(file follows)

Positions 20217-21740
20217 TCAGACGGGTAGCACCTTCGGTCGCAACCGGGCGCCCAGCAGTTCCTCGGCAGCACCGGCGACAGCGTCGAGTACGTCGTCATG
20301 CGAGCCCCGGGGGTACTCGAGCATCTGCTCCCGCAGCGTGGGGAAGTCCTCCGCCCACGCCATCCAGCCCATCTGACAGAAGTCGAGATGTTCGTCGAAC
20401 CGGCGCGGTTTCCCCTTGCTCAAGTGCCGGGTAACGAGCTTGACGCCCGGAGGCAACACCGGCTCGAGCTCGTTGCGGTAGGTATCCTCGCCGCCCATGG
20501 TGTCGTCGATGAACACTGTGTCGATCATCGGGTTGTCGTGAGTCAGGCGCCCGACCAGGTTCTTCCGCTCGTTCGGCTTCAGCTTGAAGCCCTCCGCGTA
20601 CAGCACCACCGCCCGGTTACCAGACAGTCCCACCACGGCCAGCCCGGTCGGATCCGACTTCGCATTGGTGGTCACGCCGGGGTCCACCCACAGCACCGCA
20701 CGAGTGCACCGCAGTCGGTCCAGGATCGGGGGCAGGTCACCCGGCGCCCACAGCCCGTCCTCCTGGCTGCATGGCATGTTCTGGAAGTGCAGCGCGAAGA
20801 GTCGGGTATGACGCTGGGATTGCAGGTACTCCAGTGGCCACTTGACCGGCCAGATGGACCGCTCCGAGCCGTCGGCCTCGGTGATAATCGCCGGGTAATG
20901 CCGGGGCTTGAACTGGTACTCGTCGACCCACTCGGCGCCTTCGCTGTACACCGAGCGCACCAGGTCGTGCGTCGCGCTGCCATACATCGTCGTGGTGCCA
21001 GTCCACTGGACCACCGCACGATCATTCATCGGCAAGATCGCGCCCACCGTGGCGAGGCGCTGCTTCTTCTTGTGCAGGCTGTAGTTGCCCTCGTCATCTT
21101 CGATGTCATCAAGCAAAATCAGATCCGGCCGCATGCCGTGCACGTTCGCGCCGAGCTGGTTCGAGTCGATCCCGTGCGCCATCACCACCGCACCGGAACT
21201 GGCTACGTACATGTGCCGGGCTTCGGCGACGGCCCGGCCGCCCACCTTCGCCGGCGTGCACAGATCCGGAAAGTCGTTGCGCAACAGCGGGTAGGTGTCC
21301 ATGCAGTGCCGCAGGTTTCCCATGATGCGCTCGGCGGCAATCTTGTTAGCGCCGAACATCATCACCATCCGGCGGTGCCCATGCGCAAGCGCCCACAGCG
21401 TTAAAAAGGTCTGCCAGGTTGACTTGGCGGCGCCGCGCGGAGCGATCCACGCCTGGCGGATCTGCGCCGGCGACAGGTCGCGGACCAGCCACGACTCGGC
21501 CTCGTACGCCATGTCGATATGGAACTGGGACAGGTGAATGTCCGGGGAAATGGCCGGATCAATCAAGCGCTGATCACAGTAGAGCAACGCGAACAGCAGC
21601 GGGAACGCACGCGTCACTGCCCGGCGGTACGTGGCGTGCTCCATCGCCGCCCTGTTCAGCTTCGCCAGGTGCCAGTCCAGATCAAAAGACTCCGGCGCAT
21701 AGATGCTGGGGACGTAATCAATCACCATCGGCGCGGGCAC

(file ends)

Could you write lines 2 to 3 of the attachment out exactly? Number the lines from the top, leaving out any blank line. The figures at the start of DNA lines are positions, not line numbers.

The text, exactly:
20217 TCAGACGGGTAGCACCTTCGGTCGCAACCGGGCGCCCAGCAGTTCCTCGGCAGCACCGGCGACAGCGTCGAGTACGTCGTCATG
20301 CGAGCCCCGGGGGTACTCGAGCATCTGCTCCCGCAGCGTGGGGAAGTCCTCCGCCCACGCCATCCAGCCCATCTGACAGAAGTCGAGATGTTCGTCGAAC